In the 1920’s with the advent of the radio, diiferent styles of broadcasting could be the difference between an election victory or defeat, as Vivian Ogilvie expressed in 1953 in ‘Our Times.’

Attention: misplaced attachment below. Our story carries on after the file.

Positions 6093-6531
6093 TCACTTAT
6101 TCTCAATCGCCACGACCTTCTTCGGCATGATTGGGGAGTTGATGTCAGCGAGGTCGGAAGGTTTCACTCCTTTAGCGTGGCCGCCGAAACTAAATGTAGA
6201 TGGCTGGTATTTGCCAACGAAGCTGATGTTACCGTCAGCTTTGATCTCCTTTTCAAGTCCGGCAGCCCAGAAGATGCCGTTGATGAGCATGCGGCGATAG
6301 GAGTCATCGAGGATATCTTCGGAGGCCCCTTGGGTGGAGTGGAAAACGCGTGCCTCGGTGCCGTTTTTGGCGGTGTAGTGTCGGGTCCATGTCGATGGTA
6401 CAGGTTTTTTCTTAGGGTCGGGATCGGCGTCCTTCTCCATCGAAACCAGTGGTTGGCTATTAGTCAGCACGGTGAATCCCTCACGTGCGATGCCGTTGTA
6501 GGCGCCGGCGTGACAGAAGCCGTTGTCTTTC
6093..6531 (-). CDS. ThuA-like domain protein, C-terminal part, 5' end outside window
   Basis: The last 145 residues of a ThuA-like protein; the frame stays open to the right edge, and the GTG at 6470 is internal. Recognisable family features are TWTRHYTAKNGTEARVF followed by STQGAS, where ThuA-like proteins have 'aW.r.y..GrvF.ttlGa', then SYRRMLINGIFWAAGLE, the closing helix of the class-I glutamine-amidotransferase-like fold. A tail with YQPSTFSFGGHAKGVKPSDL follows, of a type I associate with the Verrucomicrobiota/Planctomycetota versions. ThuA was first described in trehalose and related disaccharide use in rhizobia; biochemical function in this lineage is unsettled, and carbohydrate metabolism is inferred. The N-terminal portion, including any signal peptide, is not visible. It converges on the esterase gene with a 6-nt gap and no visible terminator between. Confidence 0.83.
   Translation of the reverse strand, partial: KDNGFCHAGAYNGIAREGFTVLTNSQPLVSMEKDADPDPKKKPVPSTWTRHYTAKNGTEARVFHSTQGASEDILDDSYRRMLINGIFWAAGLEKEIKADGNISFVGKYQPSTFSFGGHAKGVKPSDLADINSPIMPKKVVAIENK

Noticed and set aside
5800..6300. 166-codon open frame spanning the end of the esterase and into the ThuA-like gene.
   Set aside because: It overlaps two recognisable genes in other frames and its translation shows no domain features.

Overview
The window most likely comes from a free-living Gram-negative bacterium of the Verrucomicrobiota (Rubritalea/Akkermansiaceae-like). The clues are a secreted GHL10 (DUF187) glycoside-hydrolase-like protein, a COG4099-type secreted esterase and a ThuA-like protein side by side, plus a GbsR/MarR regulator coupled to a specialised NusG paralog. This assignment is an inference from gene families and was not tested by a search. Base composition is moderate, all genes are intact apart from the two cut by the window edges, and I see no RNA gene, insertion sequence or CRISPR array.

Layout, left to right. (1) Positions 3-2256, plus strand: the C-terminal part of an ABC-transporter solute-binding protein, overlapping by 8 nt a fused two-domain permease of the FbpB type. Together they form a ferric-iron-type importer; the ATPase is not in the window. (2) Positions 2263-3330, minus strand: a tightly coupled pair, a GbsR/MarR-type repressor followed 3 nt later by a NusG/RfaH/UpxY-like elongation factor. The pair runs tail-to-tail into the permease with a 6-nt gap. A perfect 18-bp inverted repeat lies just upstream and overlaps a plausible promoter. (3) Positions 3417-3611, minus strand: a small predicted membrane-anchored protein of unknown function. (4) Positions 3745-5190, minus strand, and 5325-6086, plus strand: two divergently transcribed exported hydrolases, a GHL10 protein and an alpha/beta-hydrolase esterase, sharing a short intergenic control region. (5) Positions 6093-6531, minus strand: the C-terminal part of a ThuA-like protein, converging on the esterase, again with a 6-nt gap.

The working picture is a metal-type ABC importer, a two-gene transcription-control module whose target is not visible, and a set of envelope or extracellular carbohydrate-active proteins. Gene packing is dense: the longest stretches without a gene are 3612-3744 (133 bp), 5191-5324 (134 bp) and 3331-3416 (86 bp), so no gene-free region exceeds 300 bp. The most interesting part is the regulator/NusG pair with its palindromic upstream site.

“During the election campaign Stanley Baldwin went to the microphone and very simply gave a “fireside talk”. He was the political leader to understand the subtle use of the microphone. A week before his broadcast he took the trouble to go to Savoy Hill to obtain advice how to put it over. Ramsay MacDonald insisted on broadcasting his speech direct from a public meeting at Glasgow, despite a warning from Reith that the two techniques were utterly different. By comparison with Stan’s pipe-sucking chat Ramsay MacDonald sounded like a street-corner ranter. Baldwin’s quietly spoken plea for a ‘sane, common sense Government, not carried away by revolutionary theories or hare-brained schemes’, went straight to the heart and home.”